Ceruminous Gland Adenocarcinoma in Dogs

Hanie Elfenbein, DVM
Written by:
Published: February 22, 2022
Ceruminous Gland Adenocarcinoma in Dogs

What Is Ceruminous Gland Adenocarcinoma in Dogs?

Ceruminous gland adenocarcinoma is a rare cancerous (malignant) tumor that originates from the sweat glands found in the external auditory canal of a dog’s ear. The medical term for ear wax is cerumen. Ceruminous glands are responsible for producing ear wax. Ceruminous gland adenocarcinoma is only found in a dog’s ears and its surrounding structures. It always originates in the ear because it’s the only place in the body where ceruminous glands exist.  

Ceruminous gland adenocarcinomas begin to grow within the ear canal and are usually, but not always, distinguished from benign polyps (growth) by how they look. Generally, ceruminous gland adenocarcinomas are irregular in shape and ulcerate (break open) and bleed easily. In contrast, benign growths are smooth. 

Symptoms of Ceruminous Gland Adenocarcinoma in Dogs

Symptoms of ceruminous gland adenocarcinoma are similar to symptoms of a typical ear infection, except only one ear is affected. Common symptoms include: 

  • Ear scratching 

  • Head shaking 

  • Discharge and a foul odor from the ear  

  • Head tilt  

  • Pain 

There is usually a greater volume of ear discharge with this type of tumor than with an ear infection, and the discharge may be bloody. If the tumor is large or affecting deep structures of the ear, your dog may show signs such as poor balance, walking in circles, dizziness, and falling to its side.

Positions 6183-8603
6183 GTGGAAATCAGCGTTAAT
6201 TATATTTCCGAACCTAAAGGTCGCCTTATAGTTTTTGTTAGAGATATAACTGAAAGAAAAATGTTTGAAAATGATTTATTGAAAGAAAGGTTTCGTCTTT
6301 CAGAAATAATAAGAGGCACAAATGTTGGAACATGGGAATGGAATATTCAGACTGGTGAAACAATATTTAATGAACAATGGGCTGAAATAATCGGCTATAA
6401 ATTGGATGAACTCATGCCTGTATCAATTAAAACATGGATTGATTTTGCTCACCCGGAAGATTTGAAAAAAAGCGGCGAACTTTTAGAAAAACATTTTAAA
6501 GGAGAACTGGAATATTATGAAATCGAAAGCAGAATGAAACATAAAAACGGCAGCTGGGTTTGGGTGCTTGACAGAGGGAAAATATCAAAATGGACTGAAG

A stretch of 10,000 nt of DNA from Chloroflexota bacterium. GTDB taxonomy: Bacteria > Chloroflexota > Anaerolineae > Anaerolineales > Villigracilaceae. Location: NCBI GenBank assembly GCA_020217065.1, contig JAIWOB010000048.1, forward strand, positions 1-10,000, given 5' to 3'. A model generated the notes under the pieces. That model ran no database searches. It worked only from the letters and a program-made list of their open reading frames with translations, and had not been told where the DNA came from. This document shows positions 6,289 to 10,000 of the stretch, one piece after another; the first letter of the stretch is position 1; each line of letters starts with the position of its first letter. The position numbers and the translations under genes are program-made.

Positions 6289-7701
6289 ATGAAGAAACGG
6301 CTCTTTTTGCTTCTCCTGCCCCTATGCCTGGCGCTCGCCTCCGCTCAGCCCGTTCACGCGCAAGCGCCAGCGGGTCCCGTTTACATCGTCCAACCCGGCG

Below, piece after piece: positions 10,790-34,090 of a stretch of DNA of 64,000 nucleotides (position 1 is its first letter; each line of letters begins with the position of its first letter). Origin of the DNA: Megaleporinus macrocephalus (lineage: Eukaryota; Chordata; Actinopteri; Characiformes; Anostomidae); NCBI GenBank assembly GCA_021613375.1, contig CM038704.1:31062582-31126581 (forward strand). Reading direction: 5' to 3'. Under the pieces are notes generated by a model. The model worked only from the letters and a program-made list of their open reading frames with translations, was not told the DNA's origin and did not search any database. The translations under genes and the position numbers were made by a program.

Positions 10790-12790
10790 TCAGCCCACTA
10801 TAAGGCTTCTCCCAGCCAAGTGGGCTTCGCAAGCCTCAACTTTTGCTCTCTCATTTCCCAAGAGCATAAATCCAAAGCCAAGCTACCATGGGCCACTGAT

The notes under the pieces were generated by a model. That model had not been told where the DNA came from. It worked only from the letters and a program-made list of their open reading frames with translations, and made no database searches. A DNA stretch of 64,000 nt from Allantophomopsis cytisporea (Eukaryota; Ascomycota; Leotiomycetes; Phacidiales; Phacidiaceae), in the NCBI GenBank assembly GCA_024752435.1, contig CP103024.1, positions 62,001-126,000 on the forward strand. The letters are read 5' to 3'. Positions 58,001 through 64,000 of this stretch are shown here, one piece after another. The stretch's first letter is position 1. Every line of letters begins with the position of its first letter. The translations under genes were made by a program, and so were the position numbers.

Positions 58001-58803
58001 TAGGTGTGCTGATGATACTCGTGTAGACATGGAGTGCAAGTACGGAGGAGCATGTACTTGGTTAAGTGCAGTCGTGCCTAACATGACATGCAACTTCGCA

Causes of Ceruminous Gland Adenocarcinoma in Dogs

The exact cause of ceruminous gland adenocarcinoma is unknown. However, it is suspected that chronic inflammation (swelling) of the ceruminous glands, like the type caused by chronic or recurrent ear infections, is a risk factor.  

This is another reason it is important to treat ear infections at their first sign and make sure they are fully healed before ending treatment. Treating ear infections promptly also prevents pain, ruptured ear drums, and deafness. Cocker Spaniels are more likely to develop ceruminous gland adenocarcinoma than other breeds. This may be related to their high risk for chronic ear infections.  

Ceruminous gland adenocarcinoma is the most common ear canal tumor in dogs but remains rare overall. It is more common in cats. 

How Veterinarians Diagnose Ceruminous Gland Adenocarcinoma in Dogs

Your veterinarian will examine the affected ear with an otoscope. This tool shines a light into your dog’s ear to examine the ear canal. Sometimes the tumor can be seen and diagnosed during the first vet exam visit.  

Depending on your dog and the diagnosis, your veterinarian may suggest a sedated ear exam. During this exam, your dog will be given medications to make them unconscious, then the ear will be flushed of all debris and a small camera is guided into the ear for further examination. 

Once the mass is found, your veterinarian may recommend a CT or a biopsy to determine the full extent of the mass. During a biopsy, your vet will carefully take a sample of the tumor. This tissue is examined by a veterinary pathologist to figure out whether it is a benign polyp (noncancerous) or malignant (cancerous).  

Treatment for Ceruminous Gland Adenocarcinoma in Dogs

Surgery is the only treatment option to provide dogs with a good prognosis for survival      .